San Bernardino Valley water agencies buy record amount of state water:  “Attempting to prepare for a prolonged drought, San Bernardino Valley water agencies are buying a record amount of water from the State Water Project for about $6.5 million, officials said Wednesday.  A total of 54,152 acre-feet of water has been purchased this year by 10 water agencies, an amount that is nearly 35 percent larger than the previous record, which was 40,126 acre-feet purchased in 2012, records show.  The average California household uses between one-half and 1 acre-foot of water per year for indoor and outdoor use, the Water Education Foundation says. ... ”  Read more from the San Bernardino Sun here:  San Bernardino Valley water agencies buy record amount of state water

The O.C. needs desalination like it needs another housing development, says Adriana Maestas:  She writes, “California has never been a stranger to environmental justice problems – at one point or another our communities, including farmworkers, families and students have had to fight against the health impacts caused by poisons in pesticides, persistent industrial contaminants produced by refineries, decades of urban oil drilling and toxic battery recycling operating next to their homes and schools, as well as fracking and poor air quality, to name a few.  In this context, it is perplexing to see some in the community refer to the $1 billion Poseidon desalination boondoggle as an environmental justice priority while irresponsibly mentioning drought stricken Porterville as if the plant would benefit them. … ”  Read more from the OC Register here:  The O.C. needs desalination like it needs another housing development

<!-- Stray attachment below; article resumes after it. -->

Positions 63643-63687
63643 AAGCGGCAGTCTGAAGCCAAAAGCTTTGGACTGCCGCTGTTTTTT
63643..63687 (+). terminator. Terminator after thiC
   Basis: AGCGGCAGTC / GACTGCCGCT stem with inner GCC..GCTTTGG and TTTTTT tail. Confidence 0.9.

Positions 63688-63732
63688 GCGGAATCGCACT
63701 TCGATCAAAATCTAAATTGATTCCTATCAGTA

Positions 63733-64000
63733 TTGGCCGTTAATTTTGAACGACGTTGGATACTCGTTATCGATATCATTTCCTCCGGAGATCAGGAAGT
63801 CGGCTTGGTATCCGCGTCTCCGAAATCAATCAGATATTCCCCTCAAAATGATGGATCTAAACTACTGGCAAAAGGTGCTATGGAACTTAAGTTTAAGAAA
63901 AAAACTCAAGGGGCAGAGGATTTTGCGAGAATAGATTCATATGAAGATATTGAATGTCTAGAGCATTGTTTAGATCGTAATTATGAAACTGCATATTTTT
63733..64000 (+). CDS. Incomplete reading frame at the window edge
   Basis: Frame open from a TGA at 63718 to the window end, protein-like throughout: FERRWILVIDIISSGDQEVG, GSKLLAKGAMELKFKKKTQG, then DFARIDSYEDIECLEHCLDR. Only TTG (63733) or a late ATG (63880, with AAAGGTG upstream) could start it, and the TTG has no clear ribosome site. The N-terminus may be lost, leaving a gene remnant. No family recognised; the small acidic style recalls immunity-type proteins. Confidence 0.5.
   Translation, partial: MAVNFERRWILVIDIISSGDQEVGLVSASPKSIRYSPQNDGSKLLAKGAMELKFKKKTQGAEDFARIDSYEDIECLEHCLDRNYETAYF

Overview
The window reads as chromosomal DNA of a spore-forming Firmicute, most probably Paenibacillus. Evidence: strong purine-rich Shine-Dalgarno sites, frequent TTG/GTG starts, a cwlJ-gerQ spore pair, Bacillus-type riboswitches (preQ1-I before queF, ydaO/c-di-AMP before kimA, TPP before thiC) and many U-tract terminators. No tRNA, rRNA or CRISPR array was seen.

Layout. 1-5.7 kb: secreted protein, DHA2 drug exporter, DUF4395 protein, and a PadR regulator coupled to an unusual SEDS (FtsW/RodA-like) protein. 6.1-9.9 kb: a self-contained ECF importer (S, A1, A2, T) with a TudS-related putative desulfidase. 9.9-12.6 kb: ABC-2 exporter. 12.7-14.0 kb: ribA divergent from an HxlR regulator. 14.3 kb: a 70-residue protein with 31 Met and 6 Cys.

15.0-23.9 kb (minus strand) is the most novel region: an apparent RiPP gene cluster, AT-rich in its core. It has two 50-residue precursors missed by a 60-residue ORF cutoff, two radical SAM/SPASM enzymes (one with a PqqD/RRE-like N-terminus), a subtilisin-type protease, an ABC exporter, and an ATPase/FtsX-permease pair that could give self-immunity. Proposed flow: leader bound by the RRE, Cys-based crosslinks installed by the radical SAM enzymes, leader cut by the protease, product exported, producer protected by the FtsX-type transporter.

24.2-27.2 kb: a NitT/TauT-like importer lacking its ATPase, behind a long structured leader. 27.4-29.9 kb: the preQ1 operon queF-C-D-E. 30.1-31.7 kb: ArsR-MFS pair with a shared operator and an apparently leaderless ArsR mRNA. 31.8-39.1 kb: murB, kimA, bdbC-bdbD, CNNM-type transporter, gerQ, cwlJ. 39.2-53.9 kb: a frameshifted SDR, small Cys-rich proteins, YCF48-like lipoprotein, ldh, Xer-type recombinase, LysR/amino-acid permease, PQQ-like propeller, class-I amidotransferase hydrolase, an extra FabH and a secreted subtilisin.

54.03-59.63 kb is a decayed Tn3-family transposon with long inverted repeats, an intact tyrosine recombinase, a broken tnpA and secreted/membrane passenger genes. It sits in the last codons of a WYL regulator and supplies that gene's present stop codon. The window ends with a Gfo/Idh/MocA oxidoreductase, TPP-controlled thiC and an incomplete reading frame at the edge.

San Diego: The drought’s water rate paradox:  “When water use goes down, water prices go up.  It’s a maddening paradox San Diegans have dealt with for the past year.  When Gov. Jerry Brown last year ordered Californians to use 25 percent less water, water agencies saw their sales plunge and holes open up in their balance sheets. So they raised rates. Short showers, brown lawns and dirty cars were rewarded with stubbornly high bills.  The state recently relaxed those water rules because rain and snow this winter refilled rivers and reservoirs. People can now legally go back to using more water, and in anticipation of rising demand, a few water agencies have lowered prices. … ”  Read more from the Voice of San Diego here:  The drought’s water rate paradox

Also on Maven’s Notebook today …

 

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About the Daily Digest: The Daily Digest is a collection of selected news articles, commentaries and editorials appearing in the mainstream press. Items are generally selected to follow the focus of the Notebook blog. The Daily Digest is published every weekday with a weekend edition posting on Sundays.